Wheeling Suspension Bridge Protected: August 31, 1852
On August 31, 1852, a new federal law gave the Wheeling Suspension Bridge special protection as a mail-carrying route. While it may sound humdrum, the law was actually pivotal in ensuring the bridge’s survival.
The Wheeling Suspension Bridge had opened to great fanfare in 1849.With a 1,010-foot main span, it was the longest bridge of its type in the world.
But, while Wheeling celebrated its new landmark, western Pennsylvanians were quietly plotting its destruction.
A group of industrialists from Pittsburgh—a chief rival of Wheeling at the time—filed a proceeding with the U.S. Supreme Court to declare the bridge a public nuisance because it blocked large steamboats from passing—namely ones heading to and from Pittsburgh on the Ohio River.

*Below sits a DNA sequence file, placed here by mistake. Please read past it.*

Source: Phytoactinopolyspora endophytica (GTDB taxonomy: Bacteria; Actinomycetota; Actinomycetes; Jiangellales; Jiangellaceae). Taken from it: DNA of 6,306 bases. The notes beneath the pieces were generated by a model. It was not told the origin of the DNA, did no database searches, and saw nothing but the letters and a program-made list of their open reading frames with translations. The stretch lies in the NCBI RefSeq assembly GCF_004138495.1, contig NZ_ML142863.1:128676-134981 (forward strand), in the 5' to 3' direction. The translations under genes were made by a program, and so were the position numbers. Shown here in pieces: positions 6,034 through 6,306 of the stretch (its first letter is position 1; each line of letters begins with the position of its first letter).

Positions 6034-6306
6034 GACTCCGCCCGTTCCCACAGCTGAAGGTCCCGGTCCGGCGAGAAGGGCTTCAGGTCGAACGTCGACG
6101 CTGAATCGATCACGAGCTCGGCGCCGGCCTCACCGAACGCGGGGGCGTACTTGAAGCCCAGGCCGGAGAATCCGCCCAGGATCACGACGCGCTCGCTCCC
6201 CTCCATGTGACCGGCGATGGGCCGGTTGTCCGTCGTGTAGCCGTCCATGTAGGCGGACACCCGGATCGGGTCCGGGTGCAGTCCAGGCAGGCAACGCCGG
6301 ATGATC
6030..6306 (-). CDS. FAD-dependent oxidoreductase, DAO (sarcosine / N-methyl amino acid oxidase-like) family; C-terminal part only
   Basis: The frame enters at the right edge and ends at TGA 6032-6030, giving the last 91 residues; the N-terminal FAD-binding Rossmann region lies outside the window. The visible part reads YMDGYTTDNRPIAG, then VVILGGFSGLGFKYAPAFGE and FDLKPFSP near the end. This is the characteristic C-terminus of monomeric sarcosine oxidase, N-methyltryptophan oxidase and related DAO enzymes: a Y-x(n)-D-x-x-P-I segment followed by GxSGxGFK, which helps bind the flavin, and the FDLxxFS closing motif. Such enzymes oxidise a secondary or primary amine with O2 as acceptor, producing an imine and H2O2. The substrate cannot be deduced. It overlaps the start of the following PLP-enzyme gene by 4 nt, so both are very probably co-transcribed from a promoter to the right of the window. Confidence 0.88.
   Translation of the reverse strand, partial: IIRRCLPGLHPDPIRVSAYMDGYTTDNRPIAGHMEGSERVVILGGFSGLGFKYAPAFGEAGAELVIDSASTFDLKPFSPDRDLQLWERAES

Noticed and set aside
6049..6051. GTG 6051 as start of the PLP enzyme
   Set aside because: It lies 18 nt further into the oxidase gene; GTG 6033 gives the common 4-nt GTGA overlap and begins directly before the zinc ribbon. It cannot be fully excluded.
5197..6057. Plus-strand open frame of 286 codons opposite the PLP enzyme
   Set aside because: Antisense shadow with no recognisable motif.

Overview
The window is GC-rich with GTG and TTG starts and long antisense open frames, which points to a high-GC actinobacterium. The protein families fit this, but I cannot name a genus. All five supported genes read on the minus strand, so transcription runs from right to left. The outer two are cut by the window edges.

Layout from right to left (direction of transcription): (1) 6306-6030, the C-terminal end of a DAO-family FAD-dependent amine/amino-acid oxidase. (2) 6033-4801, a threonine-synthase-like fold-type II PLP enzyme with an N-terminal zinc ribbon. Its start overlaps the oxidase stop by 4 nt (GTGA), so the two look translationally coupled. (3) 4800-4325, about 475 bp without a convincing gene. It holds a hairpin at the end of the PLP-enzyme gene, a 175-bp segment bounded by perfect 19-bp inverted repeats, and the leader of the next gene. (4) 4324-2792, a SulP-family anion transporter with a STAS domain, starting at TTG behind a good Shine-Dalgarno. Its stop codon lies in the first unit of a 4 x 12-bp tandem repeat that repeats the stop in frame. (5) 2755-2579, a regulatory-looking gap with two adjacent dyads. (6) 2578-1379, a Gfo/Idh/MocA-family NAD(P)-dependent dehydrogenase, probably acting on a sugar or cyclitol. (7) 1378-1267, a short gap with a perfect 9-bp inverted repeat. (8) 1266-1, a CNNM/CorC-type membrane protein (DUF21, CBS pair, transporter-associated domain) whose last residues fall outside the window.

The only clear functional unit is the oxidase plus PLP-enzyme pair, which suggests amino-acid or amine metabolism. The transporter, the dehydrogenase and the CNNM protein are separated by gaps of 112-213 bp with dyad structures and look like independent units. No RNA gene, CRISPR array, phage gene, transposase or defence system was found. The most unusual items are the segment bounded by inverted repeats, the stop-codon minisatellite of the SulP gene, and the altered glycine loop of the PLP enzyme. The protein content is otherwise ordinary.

The Supreme Court sided with the Pennsylvanians—meaning that the bridge would have to come down. The bridge’s owners, though, turned to Congress, which declared the span part of a mail-carrying route, allowing it to survive and forcing steamers to lower their smokestacks when passing through Wheeling.
As a result, the Wheeling Suspension Bridge still stands today and remains one of West Virginia’s great historic landmarks.